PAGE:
Don't expect any real performance improvements from a cold air intake. They are just eye candy. They may possibly flow air a little better, but no gains are from cold air. Here’s why.
I will assume you have the 2.0L inline 4 cylinder engine.
First, you need to think of your engine as an air pump. If your 2.0 liter engine had the perfect cylinder heads, perfect camshafts, largest possible valves, perfect intake manifold, at 5200 RPM, it can only flow about 184 CFM of air. I doubt you have these perfect engine components, so the engine flows considerably less, as much as 25% less. It's not as though you are feeding a big block V8 with a big Holley carburetor. So how much airflow do you really need? Also, believe it or not, the factory engineers designed your stock air intake including the stock air filter to supply the engine with more than enough air.
Next, you need to examine the throttle body and the tube that connects it to the air filter housing. I will use my car as an example. The engine is a common multi port fuel injected, 3.1 liter V6. On this engine, if you measure the diameter of the throttle plate, it is 2.035 inches (52 millimeters). If you measure the diameter if the stock pipe that connects the throttle body to the air filter housing, it is 3 inches, (76 millimeters). Since the stock pipe connecting the throttle body to the air filter is already 50% larger than the throttle plate, adding an even larger pipe will not flow any more air than can already pass through the throttle bore. No real improvements here unless you also add a larger throttle body and enlarge the throttle opening in the intake manifold.
If you examine the air filter housing you will see that it draws its air from an opening in the radiator core support, drawing air from in front of the engine compartment. This air is already relatively cool. No gains found here.
The name "Cold Air Intake" is very misleading. On a cold air intake, even if it has some kind of intercooler, it will NOT cool the air any cooler than the ambient outside air temperature. Also consider that the air passes quickly between the air filter and the throttle body, too quickly to absorb any significant amount of heat. With a V8 engine, you gain about 1 horsepower for every 10 degrees Fahrenheit drop in temperature. Therefore, even if you could drop the incoming air 50 degrees, you gain a measly 5 horsepower. These gains are proportionately less on smaller 4 or 6 cylinder engines. So they are hardly worth the expense.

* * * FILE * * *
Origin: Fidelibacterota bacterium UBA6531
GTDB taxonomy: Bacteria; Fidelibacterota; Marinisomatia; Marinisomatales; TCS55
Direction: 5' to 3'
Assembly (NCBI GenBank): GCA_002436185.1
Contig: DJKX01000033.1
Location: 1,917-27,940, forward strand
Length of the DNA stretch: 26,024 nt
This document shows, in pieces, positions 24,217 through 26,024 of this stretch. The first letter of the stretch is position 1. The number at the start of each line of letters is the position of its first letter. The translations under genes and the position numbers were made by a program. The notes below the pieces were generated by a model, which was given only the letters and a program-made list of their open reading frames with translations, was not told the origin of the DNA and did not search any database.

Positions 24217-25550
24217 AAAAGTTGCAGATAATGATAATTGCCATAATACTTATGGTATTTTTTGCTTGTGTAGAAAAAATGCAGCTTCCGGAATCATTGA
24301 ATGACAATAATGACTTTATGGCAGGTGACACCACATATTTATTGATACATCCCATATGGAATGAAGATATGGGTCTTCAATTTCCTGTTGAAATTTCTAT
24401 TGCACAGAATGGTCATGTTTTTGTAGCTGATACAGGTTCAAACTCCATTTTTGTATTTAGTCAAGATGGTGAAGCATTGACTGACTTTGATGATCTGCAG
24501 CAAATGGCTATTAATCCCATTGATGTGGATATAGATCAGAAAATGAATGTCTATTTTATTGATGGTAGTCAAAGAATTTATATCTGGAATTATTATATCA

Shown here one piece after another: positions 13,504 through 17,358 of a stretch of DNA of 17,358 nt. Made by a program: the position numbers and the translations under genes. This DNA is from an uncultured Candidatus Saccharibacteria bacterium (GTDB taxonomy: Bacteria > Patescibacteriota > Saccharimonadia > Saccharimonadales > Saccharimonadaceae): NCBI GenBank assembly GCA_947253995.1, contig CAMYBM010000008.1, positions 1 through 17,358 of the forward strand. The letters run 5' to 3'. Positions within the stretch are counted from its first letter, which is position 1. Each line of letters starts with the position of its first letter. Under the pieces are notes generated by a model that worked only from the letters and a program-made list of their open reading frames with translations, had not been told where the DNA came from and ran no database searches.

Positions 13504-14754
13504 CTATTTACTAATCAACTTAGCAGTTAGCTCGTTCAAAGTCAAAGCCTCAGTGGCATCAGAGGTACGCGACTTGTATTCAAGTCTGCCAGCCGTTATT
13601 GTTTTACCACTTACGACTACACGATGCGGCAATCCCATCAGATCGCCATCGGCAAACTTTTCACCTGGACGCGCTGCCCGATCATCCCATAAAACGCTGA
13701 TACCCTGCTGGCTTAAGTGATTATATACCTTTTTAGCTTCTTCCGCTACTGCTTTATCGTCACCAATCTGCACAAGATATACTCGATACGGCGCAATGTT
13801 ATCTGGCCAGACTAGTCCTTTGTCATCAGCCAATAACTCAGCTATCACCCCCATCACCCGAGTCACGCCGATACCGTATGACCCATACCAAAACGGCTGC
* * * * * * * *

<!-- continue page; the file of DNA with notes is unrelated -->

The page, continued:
Another thing to consider is that your engine is equipped with an EGR (Exhaust Gas Recirculation) valve. This device dumps between 5% to 15% hot exhaust gas from the exhaust manifold, into the intake manifold. This exhaust gas is over 1000 degrees F. A cold air intake can't make a difference over this extremely hot gas. Your engine is tuned to operate with this so it is not a problem.
The air filter used in the cold air intake is the only component that may give you any real improvement. But with a late model fuel injected engine, avoid the ones that use the washable oiled gauze elements. If even the slightest amount of oil from the filter gets on your Mass Airflow Sensor, it will foul the sensor. This sensor is located in the tube between the throttle body and the air filter housing. If fouled, it will send erratic signals to the engine management computer. This will mess up your fuel / air mixture to the point that you could have even less power than you had before you added this component. If you already have one of these types of oiled air filter elements, you should clean the Mass Airflow Sensor with the correct cleaner every few months. Use Mass Airflow Sensor cleaner, and not carburetor cleaner, or you will destroy the sensor. Instead of the cold air intake, I would just simply add a low restriction air filter element.